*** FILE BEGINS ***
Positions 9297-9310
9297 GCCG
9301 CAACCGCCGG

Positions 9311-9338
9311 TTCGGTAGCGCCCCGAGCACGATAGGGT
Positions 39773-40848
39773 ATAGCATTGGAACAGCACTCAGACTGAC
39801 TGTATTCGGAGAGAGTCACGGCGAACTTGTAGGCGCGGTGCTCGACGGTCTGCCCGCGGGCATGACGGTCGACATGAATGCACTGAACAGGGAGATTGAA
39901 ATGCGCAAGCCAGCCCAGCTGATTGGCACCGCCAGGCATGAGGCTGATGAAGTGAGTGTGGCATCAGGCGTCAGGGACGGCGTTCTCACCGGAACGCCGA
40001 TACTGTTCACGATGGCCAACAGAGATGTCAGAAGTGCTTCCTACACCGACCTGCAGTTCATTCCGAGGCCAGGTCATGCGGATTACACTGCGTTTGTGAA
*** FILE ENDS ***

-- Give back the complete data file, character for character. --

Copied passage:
Positions 9297-9310
9297 GCCG
9301 CAACCGCCGG

Positions 9311-9338
9311 TTCGGTAGCGCCCCGAGCACGATAGGGT
Positions 39773-40848
39773 ATAGCATTGGAACAGCACTCAGACTGAC
39801 TGTATTCGGAGAGAGTCACGGCGAACTTGTAGGCGCGGTGCTCGACGGTCTGCCCGCGGGCATGACGGTCGACATGAATGCACTGAACAGGGAGATTGAA
39901 ATGCGCAAGCCAGCCCAGCTGATTGGCACCGCCAGGCATGAGGCTGATGAAGTGAGTGTGGCATCAGGCGTCAGGGACGGCGTTCTCACCGGAACGCCGA
40001 TACTGTTCACGATGGCCAACAGAGATGTCAGAAGTGCTTCCTACACCGACCTGCAGTTCATTCCGAGGCCAGGTCATGCGGATTACACTGCGTTTGTGAA